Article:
Five reasons hospitals are safe for heart, stroke emergencies — even in the pandemic
Although COVID-19 has changed the world, it hasn’t changed the fact that hospitals are the safest place to be if there’s a heart attack, stroke or other medical emergency.
Don't Doubt: Call 911 if these symptoms appear
Heart Attack Symptoms
- Chest discomfort that can feel like pressure, squeezing, fullness or pain
- Pain or discomfort in one or both arms, the back, neck, jaw or stomach
- Shortness of breath
- Other signs may include a cold sweat, nausea or lightheadedness.
If you think someone is having a stroke, think F.A.S.T.
- Face drooping on one side or numb
- Arm weakness
- Speech that’s slurred, difficulty speaking
- T stands for time to call 911.
“I Don’t Want You to Die of Doubt”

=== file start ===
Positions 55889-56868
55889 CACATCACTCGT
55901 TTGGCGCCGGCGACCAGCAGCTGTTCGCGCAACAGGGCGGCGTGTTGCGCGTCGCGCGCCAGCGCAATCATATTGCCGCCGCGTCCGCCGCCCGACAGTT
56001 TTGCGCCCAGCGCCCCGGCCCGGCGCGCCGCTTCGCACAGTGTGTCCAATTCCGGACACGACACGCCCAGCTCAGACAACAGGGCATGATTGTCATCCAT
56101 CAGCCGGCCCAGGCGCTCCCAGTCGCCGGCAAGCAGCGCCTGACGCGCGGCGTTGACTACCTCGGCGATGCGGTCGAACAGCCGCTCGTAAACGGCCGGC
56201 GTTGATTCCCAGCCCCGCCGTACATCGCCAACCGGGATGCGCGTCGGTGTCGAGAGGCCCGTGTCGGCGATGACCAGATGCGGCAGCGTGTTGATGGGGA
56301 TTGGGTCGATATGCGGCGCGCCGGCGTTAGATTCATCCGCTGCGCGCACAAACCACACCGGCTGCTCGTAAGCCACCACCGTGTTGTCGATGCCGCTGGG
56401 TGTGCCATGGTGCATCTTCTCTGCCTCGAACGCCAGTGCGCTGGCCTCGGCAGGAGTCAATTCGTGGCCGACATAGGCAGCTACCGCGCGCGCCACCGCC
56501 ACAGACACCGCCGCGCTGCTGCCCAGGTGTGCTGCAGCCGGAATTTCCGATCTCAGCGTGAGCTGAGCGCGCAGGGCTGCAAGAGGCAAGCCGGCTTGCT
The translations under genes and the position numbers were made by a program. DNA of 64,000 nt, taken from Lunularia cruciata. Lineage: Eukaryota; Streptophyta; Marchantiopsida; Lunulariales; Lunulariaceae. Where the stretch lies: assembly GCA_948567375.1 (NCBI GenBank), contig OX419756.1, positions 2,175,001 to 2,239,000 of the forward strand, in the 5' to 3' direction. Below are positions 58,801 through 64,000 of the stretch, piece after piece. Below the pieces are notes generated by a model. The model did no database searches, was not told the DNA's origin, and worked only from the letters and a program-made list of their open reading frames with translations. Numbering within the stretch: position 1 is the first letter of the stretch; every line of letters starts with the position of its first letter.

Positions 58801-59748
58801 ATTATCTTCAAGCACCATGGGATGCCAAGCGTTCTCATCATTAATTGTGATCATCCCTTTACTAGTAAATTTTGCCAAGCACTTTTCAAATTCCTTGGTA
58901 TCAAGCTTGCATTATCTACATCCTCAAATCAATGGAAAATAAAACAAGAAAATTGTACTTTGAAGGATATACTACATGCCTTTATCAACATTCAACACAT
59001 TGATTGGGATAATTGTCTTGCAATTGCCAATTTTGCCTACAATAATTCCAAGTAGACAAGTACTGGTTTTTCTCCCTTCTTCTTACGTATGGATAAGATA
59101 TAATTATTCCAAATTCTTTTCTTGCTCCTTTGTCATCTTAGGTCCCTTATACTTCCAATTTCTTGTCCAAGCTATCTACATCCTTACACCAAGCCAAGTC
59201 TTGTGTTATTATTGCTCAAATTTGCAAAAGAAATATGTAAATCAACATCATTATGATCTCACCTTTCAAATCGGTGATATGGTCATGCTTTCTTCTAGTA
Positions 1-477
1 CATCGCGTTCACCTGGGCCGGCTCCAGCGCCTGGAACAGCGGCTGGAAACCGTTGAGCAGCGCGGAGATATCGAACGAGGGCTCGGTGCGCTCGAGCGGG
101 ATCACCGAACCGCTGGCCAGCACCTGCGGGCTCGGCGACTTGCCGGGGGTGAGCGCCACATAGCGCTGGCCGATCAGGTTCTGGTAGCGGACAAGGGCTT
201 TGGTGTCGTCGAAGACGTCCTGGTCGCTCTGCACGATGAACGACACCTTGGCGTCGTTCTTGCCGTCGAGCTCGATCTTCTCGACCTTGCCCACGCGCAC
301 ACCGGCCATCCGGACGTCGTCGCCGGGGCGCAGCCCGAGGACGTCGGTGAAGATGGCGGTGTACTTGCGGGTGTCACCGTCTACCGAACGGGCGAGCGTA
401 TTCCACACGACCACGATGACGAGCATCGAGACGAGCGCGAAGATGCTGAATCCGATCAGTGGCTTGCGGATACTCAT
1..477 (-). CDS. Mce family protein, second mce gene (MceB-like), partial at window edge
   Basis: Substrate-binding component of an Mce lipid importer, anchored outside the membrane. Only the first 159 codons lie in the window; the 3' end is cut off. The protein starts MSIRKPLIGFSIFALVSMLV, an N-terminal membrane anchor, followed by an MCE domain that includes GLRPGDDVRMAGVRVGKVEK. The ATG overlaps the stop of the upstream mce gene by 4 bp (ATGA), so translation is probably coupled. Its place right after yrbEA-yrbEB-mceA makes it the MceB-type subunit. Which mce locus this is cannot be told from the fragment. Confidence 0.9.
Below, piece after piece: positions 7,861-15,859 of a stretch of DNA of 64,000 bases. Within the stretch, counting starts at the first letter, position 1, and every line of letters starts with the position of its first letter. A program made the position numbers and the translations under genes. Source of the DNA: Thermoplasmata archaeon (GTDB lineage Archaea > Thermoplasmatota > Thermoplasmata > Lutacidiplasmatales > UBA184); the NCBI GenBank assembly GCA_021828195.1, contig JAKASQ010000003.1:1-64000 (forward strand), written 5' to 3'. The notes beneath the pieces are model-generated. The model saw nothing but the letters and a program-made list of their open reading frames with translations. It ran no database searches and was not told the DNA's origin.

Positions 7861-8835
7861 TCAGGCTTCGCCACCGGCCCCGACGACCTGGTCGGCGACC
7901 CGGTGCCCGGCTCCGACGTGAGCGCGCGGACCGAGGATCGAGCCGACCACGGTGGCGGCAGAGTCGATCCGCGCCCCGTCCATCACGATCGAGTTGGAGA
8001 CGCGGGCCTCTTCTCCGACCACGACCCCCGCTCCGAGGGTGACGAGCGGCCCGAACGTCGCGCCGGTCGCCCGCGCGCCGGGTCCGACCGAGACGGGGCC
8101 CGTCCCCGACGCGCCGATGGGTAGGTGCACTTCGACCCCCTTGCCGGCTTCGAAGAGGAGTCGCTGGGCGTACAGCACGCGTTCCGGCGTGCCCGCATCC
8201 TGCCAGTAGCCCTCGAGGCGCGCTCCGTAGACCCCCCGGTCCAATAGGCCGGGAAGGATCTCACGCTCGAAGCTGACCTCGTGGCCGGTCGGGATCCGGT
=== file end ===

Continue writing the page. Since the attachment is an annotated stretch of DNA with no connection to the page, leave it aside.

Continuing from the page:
Minnesotan Jerry Chiaverini was out riding his bike this summer when he started feeling what he thought was indigestion. Fortunately, however, his wife, Lora Lee, a registered nurse with St. Luke’s Hospital in Duluth, had recently seen the American Heart Association’s new campaign, Don’t Die of Doubt. Loralee convinced Jerry that he needed to go to the emergency department. A week later he was having triple bypass surgery.
She doubted her heart attack symptoms. She hopes others know better.
Charley Bednarsh feared burdening health care workers already overburdened by COVID-19. So she didn't call 911. That delay could have killed her.